Using Twitter to Pitch Reporters: What You Need to Know
For PR professionals, Twitter can be a great resource. Following journalists in your space and monitoring for queries can be a key first step in leveraging the platform in your work, and more and more journalists are there than ever before (59%, worldwide now). Pitching on Twitter can absolutely be done — but there’s a right way to do it. Here, we’ll offer some pointers on making a connection, building a rapport, and sending over a pitch that gets read.
Before you connect, make sure your Twitter profile leaves a good impression
Reporters do use Twitter and other social media channels to find stories, but only if the source behind them is known and trusted. If you want to pitch on Twitter, your personal brand matters. Your profile should reflect trustworthiness, authenticity, and value. Of course if you create a Twitter account a couple of days before and start pitching multiple reporters with a spammy tweet or DM, you can count on it being brushed off as spam. There’s a big difference if you’ve taken the time to establish yourself as a discerning tweeter who is a source of valued information.
Find your reporters, follow them, then build up a rapport
After you’ve established your profile, your time is best spent narrowing down which reporter would be the best fit for your pitch. You’ll likely have a list of reporters who are important to your clients or that write frequently about your clients’ industries, and if so, getting to know them and make yourself known is essential. Find other reporters, bloggers, and influencers you may not already know by tracking relevant hashtags. This activity can land you right in the most valuable conversations.
Journalists may tweet out requests for a tip, and if they do, take advantage of the opportunity to interact with them, even if not your field of expertise. You can still add value. Help point them in the right direction to a source they may be able to use so they can begin to see you as a go-to person when they need help.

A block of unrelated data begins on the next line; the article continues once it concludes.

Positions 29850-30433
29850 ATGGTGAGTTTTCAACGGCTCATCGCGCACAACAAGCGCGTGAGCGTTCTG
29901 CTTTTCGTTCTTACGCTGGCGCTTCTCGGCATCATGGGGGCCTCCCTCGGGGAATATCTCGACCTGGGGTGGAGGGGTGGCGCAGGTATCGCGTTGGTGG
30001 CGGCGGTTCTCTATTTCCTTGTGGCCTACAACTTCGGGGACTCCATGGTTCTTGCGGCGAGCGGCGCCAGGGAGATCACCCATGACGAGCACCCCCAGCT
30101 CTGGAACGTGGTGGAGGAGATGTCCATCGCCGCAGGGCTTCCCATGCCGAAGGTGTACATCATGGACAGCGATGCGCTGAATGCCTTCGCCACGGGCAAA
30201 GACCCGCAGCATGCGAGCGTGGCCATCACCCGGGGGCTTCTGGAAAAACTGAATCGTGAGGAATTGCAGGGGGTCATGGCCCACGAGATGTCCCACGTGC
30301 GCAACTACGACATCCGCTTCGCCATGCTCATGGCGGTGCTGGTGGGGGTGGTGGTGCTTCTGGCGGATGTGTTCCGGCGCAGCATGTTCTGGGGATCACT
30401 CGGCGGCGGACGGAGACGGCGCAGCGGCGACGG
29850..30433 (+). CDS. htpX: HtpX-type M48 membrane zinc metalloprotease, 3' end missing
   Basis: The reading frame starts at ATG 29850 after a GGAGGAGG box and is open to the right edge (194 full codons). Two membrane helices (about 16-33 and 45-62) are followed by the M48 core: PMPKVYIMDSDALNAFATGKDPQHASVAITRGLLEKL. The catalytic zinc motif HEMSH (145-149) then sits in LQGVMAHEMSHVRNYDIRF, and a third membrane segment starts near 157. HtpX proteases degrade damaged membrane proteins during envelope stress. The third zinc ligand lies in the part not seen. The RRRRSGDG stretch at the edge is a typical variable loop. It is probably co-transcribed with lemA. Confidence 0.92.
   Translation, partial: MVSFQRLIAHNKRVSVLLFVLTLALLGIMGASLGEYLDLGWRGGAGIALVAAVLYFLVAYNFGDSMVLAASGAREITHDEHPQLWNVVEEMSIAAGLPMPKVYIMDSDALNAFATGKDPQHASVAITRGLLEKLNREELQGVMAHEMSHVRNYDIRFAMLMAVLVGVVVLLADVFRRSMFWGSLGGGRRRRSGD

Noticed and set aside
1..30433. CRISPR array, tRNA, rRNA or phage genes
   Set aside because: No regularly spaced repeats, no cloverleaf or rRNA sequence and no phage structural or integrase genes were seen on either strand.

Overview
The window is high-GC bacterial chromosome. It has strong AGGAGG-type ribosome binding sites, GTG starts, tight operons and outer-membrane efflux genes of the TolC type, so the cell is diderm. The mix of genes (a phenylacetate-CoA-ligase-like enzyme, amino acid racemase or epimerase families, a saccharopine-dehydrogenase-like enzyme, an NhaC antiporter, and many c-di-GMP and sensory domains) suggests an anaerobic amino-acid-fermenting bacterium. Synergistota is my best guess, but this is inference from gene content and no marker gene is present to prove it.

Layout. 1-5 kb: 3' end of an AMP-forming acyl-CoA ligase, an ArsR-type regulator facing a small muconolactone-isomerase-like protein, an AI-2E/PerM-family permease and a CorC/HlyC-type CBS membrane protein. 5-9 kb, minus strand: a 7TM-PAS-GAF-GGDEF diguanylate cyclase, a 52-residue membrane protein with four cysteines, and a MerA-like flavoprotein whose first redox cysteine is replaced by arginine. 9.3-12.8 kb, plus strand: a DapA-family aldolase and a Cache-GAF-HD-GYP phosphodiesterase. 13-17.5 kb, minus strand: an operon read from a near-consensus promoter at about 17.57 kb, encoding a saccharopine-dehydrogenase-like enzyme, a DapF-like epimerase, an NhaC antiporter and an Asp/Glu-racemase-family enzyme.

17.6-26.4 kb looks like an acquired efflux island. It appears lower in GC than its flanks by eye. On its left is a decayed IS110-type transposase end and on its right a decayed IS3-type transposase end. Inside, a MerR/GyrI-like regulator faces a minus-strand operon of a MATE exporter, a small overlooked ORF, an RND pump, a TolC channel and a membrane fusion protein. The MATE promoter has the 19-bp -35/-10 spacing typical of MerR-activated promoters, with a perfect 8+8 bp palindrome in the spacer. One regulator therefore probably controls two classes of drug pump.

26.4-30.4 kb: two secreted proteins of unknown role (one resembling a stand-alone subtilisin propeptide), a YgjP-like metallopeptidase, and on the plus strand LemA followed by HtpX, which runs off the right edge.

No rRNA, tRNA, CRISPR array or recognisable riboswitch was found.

Send over your pitch
Use your best judgement when it comes to sending your pitch. There are several ways you might do it (as per MuckRack Daily):
- If a reporter’s DM option is enabled, the assumption is it’s fair game to message. If they’re local, you might message them and ask them for coffee to talk about stories. If they see you as a go-to source, they’ll be glad to connect
- Send a low-pressure message like “loved your story on X. I work with hospitality clients. Let me know if you ever want to connect on a source”
- Send a direct pitch like “Loved your story on X. I have a great story idea on X. How can I get in touch with details?” Always keep your message light and pressure-free
Those are 3 platform-specific pointers for your pitch. In general though, increase the chances that your pitch will be well-received by taking a couple of pointers from PR pitching pros Dan Ovsey and Michael Smart:
Even if you have a connection with a reporter, “Be sure to explain why you’ve chosen to pitch him or her and, most importantly, explain why his / her audience would care,” says Dan. The bottom line is, no matter how much reporters like your pitch, if it doesn’t fit their needs they won’t use it. Always be prepared to explain why you chose them.
Brevity and conciseness is key when it comes to pitches, especially those on Twitter: “Almost all of us are too wordy. We love our subject matter and we love our beautiful little sentences that we so lovingly craft. But we gotta hack away to hold attention in today’s time-starved environment … You’ll be surprised at how you can do this almost every time without losing any meaning.” One of the benefits of pitching on Twitter is that it forces you to hone your message down to a few key points, which is always good pitching etiquette.
Have you had any luck with pitching on Twitter? We’d love to hear about your experience. Have any tips to keep your pitch concise and compelling in the DM box? Share one or two in the comments.